The U.S. monitored the phone conversations of 35 world leaders, according to a National Security Agency document provided by its former contractor, Edward Snowden, according to The Guardian newspaper.
The names of the world leaders is not disclosed in the document of 2006, and access to the 200 phone numbers of the leaders provided "little reportable intelligence," as the phones were apparently not used for sensitive discussions. The numbers, however, provided leads to other phone numbers that were subsequently targeted, according to the document.
The document is likely to add to concerns about NSA surveillance, including its monitoring of phones of political leaders. German officials said this week that U.S. intelligence agencies may have spied on German Chancellor Angela Merkel's mobile phone. There have also been reports that the U.S. hacked into the email server of Mexico's former president Felipe Calderon while he was in office, and also spied on Brazil's President Dilma Rousseff.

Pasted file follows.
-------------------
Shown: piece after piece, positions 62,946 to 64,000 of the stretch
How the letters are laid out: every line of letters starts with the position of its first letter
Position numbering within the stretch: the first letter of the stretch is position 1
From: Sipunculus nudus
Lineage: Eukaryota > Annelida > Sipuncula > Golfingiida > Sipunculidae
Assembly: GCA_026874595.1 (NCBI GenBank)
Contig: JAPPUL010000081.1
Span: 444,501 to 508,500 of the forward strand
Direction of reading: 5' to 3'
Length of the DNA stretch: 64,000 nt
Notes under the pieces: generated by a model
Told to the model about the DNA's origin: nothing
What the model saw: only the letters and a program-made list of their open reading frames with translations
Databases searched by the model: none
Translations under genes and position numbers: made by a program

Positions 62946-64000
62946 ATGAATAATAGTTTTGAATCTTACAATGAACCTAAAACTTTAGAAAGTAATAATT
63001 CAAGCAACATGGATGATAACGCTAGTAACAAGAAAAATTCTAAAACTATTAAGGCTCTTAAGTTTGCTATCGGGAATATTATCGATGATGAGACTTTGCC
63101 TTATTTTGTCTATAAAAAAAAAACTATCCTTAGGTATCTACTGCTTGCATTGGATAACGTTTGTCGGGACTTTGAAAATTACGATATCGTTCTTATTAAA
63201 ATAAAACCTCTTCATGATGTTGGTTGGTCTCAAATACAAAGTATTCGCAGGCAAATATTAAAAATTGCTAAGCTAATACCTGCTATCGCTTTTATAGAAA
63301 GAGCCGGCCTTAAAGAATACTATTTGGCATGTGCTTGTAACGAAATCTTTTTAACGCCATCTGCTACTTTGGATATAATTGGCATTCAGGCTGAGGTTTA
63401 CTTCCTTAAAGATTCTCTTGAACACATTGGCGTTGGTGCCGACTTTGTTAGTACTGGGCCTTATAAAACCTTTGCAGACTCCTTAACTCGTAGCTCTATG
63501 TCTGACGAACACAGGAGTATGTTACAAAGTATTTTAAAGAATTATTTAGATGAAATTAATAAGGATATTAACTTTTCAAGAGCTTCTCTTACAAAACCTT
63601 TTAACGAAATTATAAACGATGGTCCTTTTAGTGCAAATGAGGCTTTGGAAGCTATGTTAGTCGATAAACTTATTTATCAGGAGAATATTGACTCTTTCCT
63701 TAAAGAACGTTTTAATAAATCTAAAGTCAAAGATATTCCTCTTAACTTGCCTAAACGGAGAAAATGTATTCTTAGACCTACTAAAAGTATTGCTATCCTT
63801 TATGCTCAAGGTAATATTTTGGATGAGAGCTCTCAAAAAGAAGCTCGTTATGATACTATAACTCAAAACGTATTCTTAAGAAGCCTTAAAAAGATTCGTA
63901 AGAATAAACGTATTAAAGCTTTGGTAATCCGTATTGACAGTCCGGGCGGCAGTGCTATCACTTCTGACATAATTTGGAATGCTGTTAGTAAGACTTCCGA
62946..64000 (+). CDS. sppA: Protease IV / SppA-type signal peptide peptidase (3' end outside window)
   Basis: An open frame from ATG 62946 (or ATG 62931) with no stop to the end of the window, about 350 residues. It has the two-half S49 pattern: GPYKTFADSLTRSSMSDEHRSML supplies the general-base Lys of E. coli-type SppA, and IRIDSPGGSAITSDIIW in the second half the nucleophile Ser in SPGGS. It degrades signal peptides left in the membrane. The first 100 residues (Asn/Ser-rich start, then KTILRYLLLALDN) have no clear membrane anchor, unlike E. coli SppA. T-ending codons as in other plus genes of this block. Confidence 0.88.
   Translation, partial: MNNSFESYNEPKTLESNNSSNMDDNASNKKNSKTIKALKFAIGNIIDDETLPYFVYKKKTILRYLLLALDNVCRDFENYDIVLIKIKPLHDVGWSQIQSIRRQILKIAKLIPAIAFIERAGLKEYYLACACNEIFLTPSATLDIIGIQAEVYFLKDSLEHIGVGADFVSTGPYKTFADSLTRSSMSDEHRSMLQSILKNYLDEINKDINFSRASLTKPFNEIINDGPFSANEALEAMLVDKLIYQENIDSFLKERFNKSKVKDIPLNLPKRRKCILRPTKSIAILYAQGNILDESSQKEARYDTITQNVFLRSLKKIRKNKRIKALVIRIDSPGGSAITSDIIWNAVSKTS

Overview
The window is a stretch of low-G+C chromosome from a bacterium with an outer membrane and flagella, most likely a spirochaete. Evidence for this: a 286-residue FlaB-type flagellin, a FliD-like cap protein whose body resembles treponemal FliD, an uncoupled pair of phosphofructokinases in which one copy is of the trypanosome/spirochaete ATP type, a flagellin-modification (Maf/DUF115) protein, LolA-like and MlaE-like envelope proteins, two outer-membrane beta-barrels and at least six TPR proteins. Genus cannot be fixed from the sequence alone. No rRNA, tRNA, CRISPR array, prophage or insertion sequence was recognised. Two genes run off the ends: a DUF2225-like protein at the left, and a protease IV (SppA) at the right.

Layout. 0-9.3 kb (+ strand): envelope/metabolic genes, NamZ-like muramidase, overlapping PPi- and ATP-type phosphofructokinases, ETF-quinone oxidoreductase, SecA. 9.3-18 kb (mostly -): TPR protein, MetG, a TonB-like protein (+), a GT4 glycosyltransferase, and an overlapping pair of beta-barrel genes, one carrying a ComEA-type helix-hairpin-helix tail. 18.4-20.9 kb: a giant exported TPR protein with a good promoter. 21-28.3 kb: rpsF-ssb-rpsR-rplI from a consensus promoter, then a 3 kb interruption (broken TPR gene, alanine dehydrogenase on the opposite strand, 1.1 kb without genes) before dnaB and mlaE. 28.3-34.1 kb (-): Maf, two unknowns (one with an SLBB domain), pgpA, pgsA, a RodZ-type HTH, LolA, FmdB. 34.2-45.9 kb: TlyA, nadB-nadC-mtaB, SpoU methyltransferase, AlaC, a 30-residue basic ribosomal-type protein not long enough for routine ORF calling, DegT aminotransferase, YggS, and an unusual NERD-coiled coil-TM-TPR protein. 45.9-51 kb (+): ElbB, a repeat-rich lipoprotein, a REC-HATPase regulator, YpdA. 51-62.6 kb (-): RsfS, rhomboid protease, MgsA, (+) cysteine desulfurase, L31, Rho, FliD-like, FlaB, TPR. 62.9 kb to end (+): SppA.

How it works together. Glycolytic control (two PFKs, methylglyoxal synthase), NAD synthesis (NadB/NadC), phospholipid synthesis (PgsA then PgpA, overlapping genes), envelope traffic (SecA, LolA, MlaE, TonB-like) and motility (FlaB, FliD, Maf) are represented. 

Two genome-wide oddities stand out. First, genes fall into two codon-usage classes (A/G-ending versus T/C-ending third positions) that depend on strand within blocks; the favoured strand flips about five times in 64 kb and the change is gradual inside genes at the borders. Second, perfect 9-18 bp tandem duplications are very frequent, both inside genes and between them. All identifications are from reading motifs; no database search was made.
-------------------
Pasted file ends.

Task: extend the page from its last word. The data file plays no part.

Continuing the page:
A report in French newspaper Le Monde alleged that the NSA recorded data relating to over 70 million phone calls involving French citizens over a period of 30 days. U.S. Director of National Intelligence, James R. Clapper said the allegation that the NSA had collected recordings of French citizens' telephone data was false.
Alarmed at the developments, some countries are considering measures. Brazil has, for example, proposed in-country data storage requirements under an Internet bill before the country's Parliament.
The phone numbers of leaders were handed over to the NSA as part of a policy encouraging people to provide the direct, residence, mobile phone and fax numbers of foreign political and military leaders.
The note asking for "targetable" phone numbers was addressed to "customer" departments, which the Guardian said includes the White House and the Pentagon.
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